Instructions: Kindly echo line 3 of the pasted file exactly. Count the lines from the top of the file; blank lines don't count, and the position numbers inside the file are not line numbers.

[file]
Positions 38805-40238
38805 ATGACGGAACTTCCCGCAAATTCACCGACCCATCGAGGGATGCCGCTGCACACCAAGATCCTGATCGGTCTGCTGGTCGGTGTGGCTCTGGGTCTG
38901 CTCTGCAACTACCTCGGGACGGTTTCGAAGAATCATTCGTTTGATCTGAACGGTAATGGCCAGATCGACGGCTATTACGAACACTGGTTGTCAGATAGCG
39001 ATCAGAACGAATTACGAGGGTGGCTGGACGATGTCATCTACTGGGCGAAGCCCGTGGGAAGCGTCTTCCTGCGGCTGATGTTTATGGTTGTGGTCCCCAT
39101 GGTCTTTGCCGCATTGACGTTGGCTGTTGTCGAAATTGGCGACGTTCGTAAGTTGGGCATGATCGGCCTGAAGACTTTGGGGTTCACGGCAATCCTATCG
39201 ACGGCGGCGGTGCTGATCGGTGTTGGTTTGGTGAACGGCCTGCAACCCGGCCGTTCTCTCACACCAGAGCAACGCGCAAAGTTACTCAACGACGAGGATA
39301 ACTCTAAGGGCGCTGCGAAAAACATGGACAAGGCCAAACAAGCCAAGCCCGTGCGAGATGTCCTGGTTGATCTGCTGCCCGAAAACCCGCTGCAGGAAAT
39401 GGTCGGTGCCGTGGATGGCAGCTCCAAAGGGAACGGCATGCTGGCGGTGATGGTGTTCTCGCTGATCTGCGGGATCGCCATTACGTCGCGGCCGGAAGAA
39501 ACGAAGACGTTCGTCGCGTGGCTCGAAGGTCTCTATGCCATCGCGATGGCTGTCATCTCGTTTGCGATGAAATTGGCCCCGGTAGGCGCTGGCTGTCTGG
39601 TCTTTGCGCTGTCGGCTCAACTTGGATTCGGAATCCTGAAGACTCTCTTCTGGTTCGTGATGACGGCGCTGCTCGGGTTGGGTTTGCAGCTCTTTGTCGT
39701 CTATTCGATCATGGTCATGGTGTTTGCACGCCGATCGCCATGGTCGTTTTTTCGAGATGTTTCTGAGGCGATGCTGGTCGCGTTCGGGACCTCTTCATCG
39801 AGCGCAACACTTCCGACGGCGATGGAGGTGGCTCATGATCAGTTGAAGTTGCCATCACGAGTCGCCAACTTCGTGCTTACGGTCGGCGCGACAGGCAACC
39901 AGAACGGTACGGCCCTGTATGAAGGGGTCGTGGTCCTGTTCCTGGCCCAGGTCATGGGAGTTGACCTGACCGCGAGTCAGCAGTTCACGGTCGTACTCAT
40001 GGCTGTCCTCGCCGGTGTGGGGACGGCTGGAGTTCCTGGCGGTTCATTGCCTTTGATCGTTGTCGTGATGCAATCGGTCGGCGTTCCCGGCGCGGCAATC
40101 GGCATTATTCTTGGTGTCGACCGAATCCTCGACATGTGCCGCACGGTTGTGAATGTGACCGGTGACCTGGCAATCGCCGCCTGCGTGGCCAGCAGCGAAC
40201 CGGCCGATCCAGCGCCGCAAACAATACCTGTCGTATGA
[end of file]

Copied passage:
38901 CTCTGCAACTACCTCGGGACGGTTTCGAAGAATCATTCGTTTGATCTGAACGGTAATGGCCAGATCGACGGCTATTACGAACACTGGTTGTCAGATAGCG